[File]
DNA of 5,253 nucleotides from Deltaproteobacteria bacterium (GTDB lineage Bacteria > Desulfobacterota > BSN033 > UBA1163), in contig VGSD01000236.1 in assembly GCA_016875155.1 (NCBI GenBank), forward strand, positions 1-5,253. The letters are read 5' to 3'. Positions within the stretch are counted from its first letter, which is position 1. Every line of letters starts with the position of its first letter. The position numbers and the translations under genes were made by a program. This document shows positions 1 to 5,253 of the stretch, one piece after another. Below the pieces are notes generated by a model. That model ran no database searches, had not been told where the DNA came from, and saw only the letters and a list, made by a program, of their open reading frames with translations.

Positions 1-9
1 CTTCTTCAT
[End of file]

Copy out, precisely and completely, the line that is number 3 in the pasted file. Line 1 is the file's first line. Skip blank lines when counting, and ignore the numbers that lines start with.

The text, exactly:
1 CTTCTTCAT